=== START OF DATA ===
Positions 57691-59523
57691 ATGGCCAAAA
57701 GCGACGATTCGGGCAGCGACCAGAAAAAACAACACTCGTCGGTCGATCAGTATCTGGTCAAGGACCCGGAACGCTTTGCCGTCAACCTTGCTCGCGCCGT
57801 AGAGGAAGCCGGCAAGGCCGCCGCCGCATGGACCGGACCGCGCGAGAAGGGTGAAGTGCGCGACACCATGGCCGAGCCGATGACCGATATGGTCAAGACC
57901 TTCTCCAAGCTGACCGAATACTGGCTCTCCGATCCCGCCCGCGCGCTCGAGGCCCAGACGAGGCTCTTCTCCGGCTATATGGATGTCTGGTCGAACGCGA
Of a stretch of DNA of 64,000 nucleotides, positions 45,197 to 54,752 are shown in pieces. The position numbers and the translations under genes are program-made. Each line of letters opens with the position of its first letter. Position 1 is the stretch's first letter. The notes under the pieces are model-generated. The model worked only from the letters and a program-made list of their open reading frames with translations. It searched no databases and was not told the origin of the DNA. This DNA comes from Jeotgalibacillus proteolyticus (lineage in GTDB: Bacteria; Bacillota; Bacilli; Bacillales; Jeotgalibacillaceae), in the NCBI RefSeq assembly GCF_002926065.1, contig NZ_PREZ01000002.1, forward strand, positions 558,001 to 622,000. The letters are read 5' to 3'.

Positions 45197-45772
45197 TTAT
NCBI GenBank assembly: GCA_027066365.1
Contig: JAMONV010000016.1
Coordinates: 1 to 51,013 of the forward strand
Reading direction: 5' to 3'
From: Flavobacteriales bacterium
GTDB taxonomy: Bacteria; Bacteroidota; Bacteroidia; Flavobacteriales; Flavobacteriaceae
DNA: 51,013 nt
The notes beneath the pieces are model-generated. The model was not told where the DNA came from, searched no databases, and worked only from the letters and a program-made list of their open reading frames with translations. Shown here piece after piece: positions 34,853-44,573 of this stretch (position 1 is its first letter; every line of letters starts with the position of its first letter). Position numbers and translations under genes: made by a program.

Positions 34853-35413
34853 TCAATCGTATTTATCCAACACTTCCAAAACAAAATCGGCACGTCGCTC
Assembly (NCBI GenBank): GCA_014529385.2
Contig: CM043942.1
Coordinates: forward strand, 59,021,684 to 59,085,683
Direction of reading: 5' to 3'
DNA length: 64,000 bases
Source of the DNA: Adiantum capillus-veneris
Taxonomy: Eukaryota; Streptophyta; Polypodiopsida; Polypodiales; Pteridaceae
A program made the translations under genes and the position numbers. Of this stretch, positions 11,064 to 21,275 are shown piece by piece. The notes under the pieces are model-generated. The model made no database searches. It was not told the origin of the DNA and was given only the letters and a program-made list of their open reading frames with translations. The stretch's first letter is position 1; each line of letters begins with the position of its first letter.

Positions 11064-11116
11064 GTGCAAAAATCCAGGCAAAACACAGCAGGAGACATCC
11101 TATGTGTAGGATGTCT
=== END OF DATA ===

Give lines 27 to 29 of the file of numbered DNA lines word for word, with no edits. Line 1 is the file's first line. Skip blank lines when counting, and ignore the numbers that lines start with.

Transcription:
Positions 11064-11116
11064 GTGCAAAAATCCAGGCAAAACACAGCAGGAGACATCC
11101 TATGTGTAGGATGTCT